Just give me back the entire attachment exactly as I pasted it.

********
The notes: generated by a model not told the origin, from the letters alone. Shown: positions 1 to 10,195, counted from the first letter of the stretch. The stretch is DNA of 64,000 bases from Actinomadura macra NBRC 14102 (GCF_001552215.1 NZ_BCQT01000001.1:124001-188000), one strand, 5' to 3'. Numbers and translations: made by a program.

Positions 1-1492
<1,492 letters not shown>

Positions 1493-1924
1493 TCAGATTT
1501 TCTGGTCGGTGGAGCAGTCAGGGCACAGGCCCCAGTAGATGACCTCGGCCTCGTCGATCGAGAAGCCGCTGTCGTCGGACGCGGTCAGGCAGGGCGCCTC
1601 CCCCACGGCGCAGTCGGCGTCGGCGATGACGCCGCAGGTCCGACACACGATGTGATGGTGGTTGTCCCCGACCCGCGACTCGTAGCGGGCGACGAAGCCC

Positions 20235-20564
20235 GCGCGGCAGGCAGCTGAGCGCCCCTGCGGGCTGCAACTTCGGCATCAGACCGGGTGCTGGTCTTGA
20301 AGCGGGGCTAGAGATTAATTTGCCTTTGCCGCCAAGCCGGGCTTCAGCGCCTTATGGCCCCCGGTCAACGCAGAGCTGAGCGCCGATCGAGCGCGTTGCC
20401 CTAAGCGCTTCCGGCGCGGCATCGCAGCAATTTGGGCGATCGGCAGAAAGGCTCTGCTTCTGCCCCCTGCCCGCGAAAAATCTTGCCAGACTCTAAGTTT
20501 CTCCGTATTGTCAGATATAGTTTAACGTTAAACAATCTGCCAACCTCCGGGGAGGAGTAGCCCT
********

The notes: generated by a model not told the origin, from the letters alone. Shown: positions 1 to 10,195, counted from the first letter of the stretch. The stretch is DNA of 64,000 bases from Actinomadura macra NBRC 14102 (GCF_001552215.1 NZ_BCQT01000001.1:124001-188000), one strand, 5' to 3'. Numbers and translations: made by a program.

Positions 1-1492
<1,492 letters not shown>

Positions 1493-1924
1493 TCAGATTT
1501 TCTGGTCGGTGGAGCAGTCAGGGCACAGGCCCCAGTAGATGACCTCGGCCTCGTCGATCGAGAAGCCGCTGTCGTCGGACGCGGTCAGGCAGGGCGCCTC
1601 CCCCACGGCGCAGTCGGCGTCGGCGATGACGCCGCAGGTCCGACACACGATGTGATGGTGGTTGTCCCCGACCCGCGACTCGTAGCGGGCGACGAAGCCC

Positions 20235-20564
20235 GCGCGGCAGGCAGCTGAGCGCCCCTGCGGGCTGCAACTTCGGCATCAGACCGGGTGCTGGTCTTGA
20301 AGCGGGGCTAGAGATTAATTTGCCTTTGCCGCCAAGCCGGGCTTCAGCGCCTTATGGCCCCCGGTCAACGCAGAGCTGAGCGCCGATCGAGCGCGTTGCC
20401 CTAAGCGCTTCCGGCGCGGCATCGCAGCAATTTGGGCGATCGGCAGAAAGGCTCTGCTTCTGCCCCCTGCCCGCGAAAAATCTTGCCAGACTCTAAGTTT
20501 CTCCGTATTGTCAGATATAGTTTAACGTTAAACAATCTGCCAACCTCCGGGGAGGAGTAGCCCT